The results showed that there was negative correlation between SpO2 percentage and IL-6 level (P = 0.002; R = 0.372). This suggests that IL-6 has a direct effect on SpO2 percentage in severe COVID-19 patients, as the severity of the disease was linked to a decrease in SpO2, which could be linked to higher IL-6 levels. These results are similar to the previous study reported by Wu et al. who found the level of IL-6 was negatively correlated with the level of blood oxygen saturation.[14] Moreover, Kadhim showed a significant increase in the serum level of IL-6 in COVID-19 patients, and these increased was effectively associated with the diseases severity in the patients.[17] These findings suggest that IL-6 levels appear to be linked to respiratory failure. SARS-CoV-2 stimulates both innate and adaptive immune responses, causing IL-6 and other cytokines to be produced as well as increased lung capillary permeability, causing ARDS, and accelerated the coagulation pathway, causing microthrombi in lung circulation and increasing the risk of thrombotic events. The fact that IL-6 is primarily produced by wounded lungs could explain the observed connections between cytokine levels and oxygen requirements.[2]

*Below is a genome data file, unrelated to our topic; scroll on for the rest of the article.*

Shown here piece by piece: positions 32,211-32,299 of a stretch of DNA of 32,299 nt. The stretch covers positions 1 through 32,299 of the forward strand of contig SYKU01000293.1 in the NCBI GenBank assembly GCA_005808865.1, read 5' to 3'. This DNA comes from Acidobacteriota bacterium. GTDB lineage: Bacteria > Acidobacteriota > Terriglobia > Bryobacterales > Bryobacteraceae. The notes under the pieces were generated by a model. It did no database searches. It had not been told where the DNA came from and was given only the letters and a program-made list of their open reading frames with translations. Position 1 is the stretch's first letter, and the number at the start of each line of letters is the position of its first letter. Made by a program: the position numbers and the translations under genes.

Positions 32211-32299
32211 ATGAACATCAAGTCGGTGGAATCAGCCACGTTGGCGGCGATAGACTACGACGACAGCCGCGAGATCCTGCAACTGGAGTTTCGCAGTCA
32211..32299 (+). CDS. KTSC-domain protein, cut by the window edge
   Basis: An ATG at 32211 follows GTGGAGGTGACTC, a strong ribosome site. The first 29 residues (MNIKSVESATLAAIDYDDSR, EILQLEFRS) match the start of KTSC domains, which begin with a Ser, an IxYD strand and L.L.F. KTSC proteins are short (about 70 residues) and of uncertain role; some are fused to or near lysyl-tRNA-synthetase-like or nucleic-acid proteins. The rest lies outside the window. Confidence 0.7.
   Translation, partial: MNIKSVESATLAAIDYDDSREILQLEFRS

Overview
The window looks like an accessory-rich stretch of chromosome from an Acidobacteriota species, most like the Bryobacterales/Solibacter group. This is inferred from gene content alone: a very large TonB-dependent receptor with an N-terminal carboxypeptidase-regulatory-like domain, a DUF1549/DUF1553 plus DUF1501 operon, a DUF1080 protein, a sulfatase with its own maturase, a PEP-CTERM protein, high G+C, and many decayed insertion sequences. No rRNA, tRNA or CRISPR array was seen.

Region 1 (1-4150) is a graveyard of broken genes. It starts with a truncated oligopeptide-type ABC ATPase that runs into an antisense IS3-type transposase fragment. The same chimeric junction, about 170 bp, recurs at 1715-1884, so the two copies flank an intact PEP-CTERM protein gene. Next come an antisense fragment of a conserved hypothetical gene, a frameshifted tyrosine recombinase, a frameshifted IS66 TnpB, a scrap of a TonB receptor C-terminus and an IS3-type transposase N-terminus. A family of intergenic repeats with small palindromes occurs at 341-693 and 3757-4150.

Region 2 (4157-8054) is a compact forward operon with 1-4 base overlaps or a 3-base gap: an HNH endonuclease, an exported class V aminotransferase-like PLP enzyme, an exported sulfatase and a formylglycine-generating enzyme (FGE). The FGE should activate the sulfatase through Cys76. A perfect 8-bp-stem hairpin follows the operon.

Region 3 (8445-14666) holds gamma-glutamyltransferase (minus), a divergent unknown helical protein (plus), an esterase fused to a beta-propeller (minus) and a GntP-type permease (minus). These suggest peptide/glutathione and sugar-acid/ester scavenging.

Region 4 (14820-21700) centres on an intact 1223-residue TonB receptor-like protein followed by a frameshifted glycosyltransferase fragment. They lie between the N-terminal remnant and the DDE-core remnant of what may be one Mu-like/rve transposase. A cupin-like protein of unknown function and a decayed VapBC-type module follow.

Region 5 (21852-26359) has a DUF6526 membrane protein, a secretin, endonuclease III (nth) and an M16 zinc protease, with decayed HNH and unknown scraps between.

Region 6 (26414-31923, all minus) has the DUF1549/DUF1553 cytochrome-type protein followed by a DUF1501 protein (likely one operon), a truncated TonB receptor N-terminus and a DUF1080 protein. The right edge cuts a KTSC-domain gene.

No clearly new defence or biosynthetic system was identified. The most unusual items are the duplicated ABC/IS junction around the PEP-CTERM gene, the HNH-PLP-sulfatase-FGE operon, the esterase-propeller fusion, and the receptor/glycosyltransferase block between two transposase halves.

This current study found the increased levels of creatinine was shown to be positively correlated to higher levels of IL-6 (P = 0.012; R = 0.309), as well as the serum albumin level had a negative correlation with increased level of IL-6 and IL-1α (P = 0.034, R = −0.301; P = 0.039; R = −0.259, respectively). This implies that IL-1α has a direct effect on indicate on albumin level. Whereas, the level of IL-6 has a direct impact on both creatinine and albumin levels. These findings are agreed with Liu who found that creatinine was positively correlated with IL-6 (P = 0.001; R = 0.355). There was also a negative correlation between higher levels of IL-6 and lower levels of serum albumin (P = 0.001; R = −0.467), according to the study.[6] Moreover, Xu refer that the severity of the disease was linked to a decrease of serum albumin, which could be linked to an increase in IL-6 and IL-1α levels.[15]